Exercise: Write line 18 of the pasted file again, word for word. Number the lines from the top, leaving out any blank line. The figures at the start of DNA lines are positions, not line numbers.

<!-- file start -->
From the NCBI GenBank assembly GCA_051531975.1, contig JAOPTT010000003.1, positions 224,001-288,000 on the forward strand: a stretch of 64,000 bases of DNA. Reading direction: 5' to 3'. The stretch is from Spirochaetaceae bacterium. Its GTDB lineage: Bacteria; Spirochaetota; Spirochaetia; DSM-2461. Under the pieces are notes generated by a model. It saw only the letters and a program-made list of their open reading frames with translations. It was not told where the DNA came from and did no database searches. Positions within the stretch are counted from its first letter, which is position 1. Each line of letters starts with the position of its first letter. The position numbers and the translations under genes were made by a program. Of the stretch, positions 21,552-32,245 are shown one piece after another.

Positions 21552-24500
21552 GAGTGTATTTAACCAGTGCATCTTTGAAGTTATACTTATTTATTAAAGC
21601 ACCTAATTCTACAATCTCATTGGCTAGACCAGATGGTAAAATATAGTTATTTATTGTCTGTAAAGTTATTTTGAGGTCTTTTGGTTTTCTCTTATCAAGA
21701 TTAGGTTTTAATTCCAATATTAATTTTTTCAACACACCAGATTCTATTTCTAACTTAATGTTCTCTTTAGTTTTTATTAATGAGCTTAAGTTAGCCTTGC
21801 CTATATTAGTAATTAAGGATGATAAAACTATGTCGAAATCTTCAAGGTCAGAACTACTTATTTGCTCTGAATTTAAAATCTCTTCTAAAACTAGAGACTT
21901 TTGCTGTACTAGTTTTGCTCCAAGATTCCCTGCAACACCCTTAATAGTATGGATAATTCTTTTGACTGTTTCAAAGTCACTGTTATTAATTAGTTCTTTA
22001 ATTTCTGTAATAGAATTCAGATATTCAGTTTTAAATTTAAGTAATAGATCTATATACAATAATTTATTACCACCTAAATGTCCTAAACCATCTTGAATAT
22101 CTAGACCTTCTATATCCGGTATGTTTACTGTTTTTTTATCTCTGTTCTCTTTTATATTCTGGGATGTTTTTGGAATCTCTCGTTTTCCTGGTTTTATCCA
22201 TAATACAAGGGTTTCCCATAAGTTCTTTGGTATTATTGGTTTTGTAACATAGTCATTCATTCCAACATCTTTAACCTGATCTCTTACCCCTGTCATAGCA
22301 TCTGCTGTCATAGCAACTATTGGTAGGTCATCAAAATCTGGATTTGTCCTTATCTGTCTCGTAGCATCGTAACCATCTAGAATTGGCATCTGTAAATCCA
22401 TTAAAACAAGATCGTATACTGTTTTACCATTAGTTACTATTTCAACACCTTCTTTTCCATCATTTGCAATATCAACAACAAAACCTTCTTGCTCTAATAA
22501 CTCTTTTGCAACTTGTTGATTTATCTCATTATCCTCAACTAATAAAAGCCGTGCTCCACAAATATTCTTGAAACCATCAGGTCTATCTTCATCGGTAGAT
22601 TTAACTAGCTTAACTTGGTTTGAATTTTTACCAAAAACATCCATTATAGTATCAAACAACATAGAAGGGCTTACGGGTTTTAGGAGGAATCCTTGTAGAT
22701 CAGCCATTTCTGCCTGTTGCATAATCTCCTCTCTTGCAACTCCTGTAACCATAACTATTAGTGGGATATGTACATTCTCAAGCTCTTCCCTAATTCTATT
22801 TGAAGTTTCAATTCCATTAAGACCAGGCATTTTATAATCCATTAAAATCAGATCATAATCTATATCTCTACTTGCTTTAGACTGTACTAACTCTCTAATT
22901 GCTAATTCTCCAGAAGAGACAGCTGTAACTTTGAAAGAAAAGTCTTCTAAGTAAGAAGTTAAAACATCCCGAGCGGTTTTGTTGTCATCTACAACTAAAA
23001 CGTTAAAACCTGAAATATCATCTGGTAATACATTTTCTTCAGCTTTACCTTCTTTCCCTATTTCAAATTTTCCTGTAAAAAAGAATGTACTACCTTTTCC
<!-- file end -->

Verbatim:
23001 CGTTAAAACCTGAAATATCATCTGGTAATACATTTTCTTCAGCTTTACCTTCTTTCCCTATTTCAAATTTTCCTGTAAAAAAGAATGTACTACCTTTTCC